Only two items this week…I haven’t really made baby sweaters since my kids were babies. And we all know they are not that any more. There are only two kids in the next generation so far and my sister Jane is a knitter herself, so there was no real point. Gotta say, hats are WAY easier….there are so many more stitches in this sucker than any hat. Also way more design choices, potential problems. Having to rip back a few times only adds to the psychological issues. I probably should have aimed for newborn size instead of the second size, less knitting….BUT, I used three whole stitches from “THE BOOK” (A Treasury of Knitting Patterns. Barbara Walker. 1968). Wheat Ear Rib, pg 43, Cloverleaf Eyelet Pattern, pg 169, and Eccentric Cables, pg 241. I thought I had been making too many hats, and I needed to leave my wheelhouse for a bit. I have made over 200 hats without patterns now and I make design choices almost automatically, for good or ill. It almost never takes longer than walking to the kitchen to make a coffee to get me unstuck anymore. Also, I couldn’t figure out how the wheat ear rib would be done in the round. I think I have figured it out, but I thought it was cheating if I wasn’t sure it was the same stitch exactly. I have to follow my own arbitrary, fictitious rules on this project, after all.
I have an issue at the back of the collar. We are going to Toronto this week to pick the kids up from university, so I will try to visit the only grandniece I have and see how bad the problem is. I am pretty sure I can jury rig it easily enough. I am pretty vigilant these days about writing down the hat patterns, but I figured this was a dead loss and I quit writing it down somewhere near the middle of the raglans. I am not really fussed about the look of the raglan edge, but better done than perfect as someone used to say. A lot.
On our way home from Quebec City, we stopped in Plessisville at the Brassard et Fils weaving supply store Near the cash they had this (sadly discontinued) Misti Cotton which is a blend of pima cotton and silk. It felt so soft I couldn’t leave it there, so I bought three skeins. I immediately knew that I wanted to make neck warmers with it. I also knew that I had to break into the cable chapter, so I did this to use up a whole bunch of different cables. I started at the bottom of the collar part with Classic Mock Cable, pg 115 and Four Stitch Cable Crossed Every Fourth Row, pg. 241. Just before the collar part finished, I turned around as if to do a short row so that I flipped back and front. I continued down the yoke part turning the mock cable into 4 x 4 cable then 6 x 6 cable. I turned the 4 x 4 cable into 6 x 8 cable then 8 x 10 cable. I was just trying to constantly increase as I went along. I had measured and knew that I had to end up with about 2 1/2 times as many stitches at the bottom of the yoke as I had on the collar part. I created new cables between the old ones which started as mock cables and transitioned into 4 x 4’s. At some point I was REALLY glad I wasn’t trying to follow someone else’s pattern instructions because I would have had to think too much. With the baby sweater, this takes care of all the simple cables….yeah! And it feels like a warm hug so, double bonus points.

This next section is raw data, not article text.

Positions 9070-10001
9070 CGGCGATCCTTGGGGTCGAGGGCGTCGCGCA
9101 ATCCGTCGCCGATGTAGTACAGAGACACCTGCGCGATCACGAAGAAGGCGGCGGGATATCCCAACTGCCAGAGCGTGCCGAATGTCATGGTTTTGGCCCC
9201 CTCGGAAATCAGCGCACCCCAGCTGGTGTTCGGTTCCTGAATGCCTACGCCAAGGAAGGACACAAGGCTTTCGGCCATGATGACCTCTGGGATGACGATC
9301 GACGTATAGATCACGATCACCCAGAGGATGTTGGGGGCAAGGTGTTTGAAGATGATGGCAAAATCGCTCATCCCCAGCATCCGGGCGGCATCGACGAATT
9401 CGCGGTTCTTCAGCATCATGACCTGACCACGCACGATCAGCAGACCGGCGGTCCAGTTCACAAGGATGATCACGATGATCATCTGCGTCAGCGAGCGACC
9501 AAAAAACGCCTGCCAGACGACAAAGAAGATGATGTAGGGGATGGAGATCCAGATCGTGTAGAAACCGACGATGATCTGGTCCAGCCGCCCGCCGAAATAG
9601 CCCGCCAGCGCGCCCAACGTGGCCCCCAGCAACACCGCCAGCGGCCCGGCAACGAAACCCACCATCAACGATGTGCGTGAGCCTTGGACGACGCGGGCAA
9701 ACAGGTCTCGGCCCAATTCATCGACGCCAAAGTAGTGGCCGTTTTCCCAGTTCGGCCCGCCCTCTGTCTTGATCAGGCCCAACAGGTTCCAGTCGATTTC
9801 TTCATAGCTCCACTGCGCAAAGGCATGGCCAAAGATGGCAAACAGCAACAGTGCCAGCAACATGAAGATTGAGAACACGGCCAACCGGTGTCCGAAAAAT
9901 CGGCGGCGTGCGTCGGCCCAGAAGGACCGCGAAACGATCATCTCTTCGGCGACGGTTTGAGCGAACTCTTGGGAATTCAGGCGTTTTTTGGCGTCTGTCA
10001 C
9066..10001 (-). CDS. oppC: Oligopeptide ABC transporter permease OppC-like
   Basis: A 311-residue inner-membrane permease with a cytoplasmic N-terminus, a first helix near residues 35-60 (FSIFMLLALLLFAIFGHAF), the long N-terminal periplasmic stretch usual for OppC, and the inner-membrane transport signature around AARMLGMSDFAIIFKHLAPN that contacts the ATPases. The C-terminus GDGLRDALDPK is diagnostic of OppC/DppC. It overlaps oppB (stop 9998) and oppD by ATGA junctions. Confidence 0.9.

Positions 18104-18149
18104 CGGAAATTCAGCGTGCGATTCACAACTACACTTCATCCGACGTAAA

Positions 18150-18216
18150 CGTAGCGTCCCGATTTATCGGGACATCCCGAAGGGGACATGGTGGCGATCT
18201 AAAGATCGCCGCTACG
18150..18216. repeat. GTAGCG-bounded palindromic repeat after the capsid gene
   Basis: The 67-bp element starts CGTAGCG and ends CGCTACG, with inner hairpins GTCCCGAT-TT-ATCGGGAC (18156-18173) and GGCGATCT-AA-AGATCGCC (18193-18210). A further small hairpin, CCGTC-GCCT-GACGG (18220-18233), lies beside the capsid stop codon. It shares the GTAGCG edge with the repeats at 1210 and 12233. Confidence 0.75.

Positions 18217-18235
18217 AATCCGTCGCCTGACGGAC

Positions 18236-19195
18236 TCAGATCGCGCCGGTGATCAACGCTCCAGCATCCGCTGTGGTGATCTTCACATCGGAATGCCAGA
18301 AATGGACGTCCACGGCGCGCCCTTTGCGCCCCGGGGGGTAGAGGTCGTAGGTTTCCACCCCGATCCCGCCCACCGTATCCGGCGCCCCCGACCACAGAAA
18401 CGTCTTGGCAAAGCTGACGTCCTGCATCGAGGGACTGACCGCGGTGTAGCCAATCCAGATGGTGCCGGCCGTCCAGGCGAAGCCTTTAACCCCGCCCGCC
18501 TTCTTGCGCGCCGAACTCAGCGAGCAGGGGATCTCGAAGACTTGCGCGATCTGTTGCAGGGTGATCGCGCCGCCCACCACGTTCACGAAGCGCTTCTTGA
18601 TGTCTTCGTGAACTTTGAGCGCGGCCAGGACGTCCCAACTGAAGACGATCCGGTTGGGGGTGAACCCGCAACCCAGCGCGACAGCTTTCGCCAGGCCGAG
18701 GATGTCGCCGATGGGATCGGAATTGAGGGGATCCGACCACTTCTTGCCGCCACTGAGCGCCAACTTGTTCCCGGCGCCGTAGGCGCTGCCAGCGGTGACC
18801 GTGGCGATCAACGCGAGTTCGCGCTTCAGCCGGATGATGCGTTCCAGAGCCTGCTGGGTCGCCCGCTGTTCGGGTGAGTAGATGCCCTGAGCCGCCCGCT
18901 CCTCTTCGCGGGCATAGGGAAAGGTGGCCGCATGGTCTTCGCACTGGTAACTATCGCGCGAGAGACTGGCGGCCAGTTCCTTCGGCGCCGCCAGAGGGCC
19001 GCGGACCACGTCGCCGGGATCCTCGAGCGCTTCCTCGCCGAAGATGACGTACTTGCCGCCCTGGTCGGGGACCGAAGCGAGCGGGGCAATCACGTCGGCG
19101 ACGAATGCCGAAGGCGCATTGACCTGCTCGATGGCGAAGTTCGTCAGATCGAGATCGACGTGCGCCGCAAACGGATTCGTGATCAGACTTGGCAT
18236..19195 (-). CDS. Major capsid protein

I think it looks great Gillian. Your grandniece is pretty big so i wonder if you will get your answer.
Date: Tue, 28 Apr 2015 12:45:29 +0000 To: firstname.lastname@example.org
Beauty in thread yet again!
thanks Nancy..I am glad the void is not totally empty!
I think the baby sweater looks really nice – but a lot of detail. Good luck with the rest of the chapters!
thanks Heather…back to work next week….until September…
The baby sweater is adorable. The raglan sleeve detail adds a lot of interest and extra texture.
The neck warmer looks very snuggly…hope you don’t need it until next fall/winter.
The cable detail is really cool